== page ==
In this post, Owen Davies of the Electric Generations team explores how the idea of a world governed by invisible forces has shaped the way people in western cultures have understood the relationship between us, the natural world, and the heavens. He delves into the reasons why some people were initially fearful of electricity. Read the post in full here.
Our first blog post comes from Deirdre McParland of ESB, a member of the Electric Generations team. Deirdre introduces readers to Thomas McLaughlin, the visionary behind the Shannon Scheme that led to the electrification of Ireland. Read the post in full here.
This guest post comes from Jane O’Keeffe of Irish Life and Lore, an organisation dedicated to recording and archiving oral history in Ireland. Jane shares memories of the arrival of electricity from their collections. Read the post in full here.
In this post, Ceri Houlbrook of the Electric Generations team focuses on one specific species that hasn’t fared so well since the advent of electricity: fairies! The reasons why fairies are believed to have been repelled by electricity are vague and rarely given, and Ceri explores some of the potential reasons in this post. Read it in full here.
In this post, Ciara Meehan of the Electric Generations team looks at how the Dublin Gas Strike in early 1961 caused Dublin housewives to turn to electricity. It also explores broader reasons for why women embraced electricity in the home. Read the post in full here.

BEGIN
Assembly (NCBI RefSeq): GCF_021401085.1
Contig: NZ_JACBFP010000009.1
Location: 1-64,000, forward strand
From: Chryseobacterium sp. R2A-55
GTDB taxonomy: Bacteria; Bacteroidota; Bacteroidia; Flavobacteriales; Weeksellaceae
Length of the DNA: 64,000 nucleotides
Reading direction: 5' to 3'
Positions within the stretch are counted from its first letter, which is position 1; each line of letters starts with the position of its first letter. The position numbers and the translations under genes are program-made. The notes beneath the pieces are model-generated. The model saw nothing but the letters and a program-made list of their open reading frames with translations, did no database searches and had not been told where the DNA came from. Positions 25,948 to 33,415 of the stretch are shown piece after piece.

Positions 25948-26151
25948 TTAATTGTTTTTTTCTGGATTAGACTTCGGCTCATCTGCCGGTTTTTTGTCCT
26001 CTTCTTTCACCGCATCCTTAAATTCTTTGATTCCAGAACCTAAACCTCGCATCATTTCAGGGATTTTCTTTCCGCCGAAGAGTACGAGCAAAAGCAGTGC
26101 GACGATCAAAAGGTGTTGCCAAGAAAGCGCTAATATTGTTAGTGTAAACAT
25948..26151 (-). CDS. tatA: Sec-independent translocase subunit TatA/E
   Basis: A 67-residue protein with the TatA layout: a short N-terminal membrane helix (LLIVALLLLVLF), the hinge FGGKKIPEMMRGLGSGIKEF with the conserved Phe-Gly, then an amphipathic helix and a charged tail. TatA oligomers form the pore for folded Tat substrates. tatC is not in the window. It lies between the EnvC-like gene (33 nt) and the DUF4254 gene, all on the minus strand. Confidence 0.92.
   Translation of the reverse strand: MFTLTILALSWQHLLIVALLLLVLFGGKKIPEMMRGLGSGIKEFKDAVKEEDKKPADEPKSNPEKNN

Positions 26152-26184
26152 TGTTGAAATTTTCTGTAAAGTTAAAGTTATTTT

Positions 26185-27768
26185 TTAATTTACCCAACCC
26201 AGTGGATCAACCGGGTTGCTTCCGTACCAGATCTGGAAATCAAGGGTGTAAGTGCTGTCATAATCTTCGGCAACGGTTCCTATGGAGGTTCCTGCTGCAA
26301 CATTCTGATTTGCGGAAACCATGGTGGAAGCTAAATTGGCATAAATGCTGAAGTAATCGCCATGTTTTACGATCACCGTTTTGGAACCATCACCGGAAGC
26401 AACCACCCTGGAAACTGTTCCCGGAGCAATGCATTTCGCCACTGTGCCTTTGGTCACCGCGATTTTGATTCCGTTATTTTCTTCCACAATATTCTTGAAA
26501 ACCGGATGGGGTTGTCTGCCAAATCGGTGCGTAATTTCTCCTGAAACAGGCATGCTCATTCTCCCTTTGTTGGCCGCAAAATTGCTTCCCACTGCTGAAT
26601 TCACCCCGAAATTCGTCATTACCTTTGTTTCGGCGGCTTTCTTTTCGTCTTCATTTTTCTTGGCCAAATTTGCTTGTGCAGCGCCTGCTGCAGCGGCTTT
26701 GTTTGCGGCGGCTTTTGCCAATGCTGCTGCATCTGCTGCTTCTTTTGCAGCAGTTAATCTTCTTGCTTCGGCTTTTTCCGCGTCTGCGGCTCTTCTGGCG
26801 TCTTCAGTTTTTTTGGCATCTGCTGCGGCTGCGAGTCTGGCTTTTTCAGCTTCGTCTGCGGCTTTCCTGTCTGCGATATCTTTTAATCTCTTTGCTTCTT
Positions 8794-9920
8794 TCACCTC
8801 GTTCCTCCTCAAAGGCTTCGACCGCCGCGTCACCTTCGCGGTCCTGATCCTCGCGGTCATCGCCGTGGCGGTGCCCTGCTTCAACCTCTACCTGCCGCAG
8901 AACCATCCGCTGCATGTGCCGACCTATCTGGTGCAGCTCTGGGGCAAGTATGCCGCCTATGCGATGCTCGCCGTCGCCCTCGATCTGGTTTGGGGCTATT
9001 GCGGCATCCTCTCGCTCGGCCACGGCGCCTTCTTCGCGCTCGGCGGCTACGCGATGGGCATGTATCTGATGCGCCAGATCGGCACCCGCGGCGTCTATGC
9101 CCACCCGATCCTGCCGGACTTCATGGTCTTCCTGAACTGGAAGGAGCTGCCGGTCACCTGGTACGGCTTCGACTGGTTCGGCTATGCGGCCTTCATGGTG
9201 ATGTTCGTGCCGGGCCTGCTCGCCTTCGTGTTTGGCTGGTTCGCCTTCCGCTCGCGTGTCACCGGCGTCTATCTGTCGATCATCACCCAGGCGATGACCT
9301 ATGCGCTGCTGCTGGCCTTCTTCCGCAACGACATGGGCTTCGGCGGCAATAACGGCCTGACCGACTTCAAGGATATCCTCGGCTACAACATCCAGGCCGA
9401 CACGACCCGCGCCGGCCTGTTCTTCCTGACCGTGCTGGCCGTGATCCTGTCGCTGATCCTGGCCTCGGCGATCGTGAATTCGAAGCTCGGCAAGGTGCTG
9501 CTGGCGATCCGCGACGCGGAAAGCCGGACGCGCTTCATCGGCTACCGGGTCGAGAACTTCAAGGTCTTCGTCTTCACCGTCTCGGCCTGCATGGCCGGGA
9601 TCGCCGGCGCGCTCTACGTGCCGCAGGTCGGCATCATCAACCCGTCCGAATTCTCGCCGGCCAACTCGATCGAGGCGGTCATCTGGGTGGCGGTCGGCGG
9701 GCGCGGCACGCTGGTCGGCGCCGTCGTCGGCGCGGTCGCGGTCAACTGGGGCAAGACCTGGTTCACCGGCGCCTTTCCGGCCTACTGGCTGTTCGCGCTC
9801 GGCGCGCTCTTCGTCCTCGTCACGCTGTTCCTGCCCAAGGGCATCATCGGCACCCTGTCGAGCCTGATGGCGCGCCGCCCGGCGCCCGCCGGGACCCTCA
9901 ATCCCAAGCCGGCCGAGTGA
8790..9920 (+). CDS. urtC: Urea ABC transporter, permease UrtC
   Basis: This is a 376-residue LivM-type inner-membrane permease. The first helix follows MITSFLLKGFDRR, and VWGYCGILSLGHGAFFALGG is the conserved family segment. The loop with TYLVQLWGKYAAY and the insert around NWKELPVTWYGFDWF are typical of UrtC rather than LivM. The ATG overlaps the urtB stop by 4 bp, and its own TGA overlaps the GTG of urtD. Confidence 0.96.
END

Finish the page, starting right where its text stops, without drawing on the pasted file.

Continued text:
In this guest post, author Lorna Sixsmith asks, While townspeople were buying electric cookers, refrigerators and dishwashers for their kitchens, using electric irons for their clothes and electric tongs to curl their hair in the 1950s and 1960s, were country people able to avail of the same modern conveniences? Read the post in full here.
In this post, Deirdre McParland of the Electric Generations team explores how, through the medium of advertising, ESB sought to convince the population of Ireland that electricity was not only perfectly safe but also easy to use and would transform the lives of Irish people for ever. Read the post in full here.
In this post, Ceri Houlbrook of the Electric Generations team looks at The Rays, a story to train people – particularly women and children – in electrical safety and also to communicate the value of electricity in the home. Read the post in full here.
When Electric Generations opens at dlr LexIcon on 2 October 2017, and subsequently travels to Manchester in March next year, visitors will have the opportunity to view previously unseen advertisements and pamphlets from ESB Archives. To learn more about one of those pamphlets, head over to ESB’s blog.
We will have hard and digital copies of the periodical Electrical Housekeeping on display at our exhibition, but in the meantime why not browse our digital copy from summer 1939?! Access it here.
When the Electric Generations exhibition opens, we’ll have a number of electrical items on display that we’ve collected or borrowed from various places. The 1960s Morphy Richards ensemble hairdryer in this post is a taster of the type of objects that visitors will be able to see. Tracked down on eBay, it’s still in full working order — although we haven’t been brave enough to actually try it ourselves and it’s probably best that you don’t test it out at the exhibition, either! Have a look for yourself here.
To find out more about the Cona Coffee Maker, read our latest blog post in full here.